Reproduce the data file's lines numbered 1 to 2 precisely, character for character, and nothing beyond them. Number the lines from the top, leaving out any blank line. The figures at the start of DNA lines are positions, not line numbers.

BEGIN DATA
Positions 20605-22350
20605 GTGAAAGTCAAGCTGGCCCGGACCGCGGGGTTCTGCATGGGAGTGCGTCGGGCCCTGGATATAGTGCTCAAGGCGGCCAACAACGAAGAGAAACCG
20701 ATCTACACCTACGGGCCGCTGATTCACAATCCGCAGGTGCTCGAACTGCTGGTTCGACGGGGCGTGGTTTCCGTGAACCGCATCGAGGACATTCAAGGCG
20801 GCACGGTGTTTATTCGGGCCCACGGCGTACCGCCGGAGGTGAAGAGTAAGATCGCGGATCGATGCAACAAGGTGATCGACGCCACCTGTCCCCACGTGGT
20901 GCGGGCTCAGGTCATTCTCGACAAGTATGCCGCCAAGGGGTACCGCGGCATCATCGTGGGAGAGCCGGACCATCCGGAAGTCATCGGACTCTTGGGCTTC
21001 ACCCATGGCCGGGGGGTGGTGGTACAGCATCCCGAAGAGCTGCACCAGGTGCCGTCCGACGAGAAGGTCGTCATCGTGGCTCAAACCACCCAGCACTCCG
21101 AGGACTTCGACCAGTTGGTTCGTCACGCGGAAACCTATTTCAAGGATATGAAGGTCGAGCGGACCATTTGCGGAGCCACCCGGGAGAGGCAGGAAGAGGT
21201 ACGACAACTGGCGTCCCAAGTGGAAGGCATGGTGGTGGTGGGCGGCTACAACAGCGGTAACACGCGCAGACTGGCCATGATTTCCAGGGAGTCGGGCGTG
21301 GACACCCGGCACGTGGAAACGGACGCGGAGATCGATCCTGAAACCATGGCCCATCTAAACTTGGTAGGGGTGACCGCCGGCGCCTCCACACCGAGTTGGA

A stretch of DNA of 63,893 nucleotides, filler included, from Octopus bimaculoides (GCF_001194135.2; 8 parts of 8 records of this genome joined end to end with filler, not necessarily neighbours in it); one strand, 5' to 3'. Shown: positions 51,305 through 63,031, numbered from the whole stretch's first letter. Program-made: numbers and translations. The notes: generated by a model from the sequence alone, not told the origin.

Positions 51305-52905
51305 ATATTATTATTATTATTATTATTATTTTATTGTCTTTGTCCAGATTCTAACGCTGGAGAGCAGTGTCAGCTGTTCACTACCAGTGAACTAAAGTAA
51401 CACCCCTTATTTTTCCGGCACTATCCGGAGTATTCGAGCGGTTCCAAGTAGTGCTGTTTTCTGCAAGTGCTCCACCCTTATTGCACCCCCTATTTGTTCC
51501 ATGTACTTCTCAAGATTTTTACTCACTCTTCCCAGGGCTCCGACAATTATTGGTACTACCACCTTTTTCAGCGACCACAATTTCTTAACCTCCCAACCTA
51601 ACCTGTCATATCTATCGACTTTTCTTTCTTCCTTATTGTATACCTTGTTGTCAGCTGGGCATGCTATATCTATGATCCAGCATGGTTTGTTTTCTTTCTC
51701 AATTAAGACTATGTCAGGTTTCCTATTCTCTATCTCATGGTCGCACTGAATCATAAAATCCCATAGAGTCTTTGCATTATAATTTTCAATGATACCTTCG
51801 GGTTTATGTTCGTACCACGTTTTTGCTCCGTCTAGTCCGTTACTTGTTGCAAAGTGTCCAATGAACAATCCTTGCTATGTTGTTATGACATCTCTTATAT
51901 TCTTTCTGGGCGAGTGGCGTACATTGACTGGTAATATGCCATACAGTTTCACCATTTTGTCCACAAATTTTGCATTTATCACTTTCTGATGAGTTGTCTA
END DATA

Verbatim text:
Positions 20605-22350
20605 GTGAAAGTCAAGCTGGCCCGGACCGCGGGGTTCTGCATGGGAGTGCGTCGGGCCCTGGATATAGTGCTCAAGGCGGCCAACAACGAAGAGAAACCG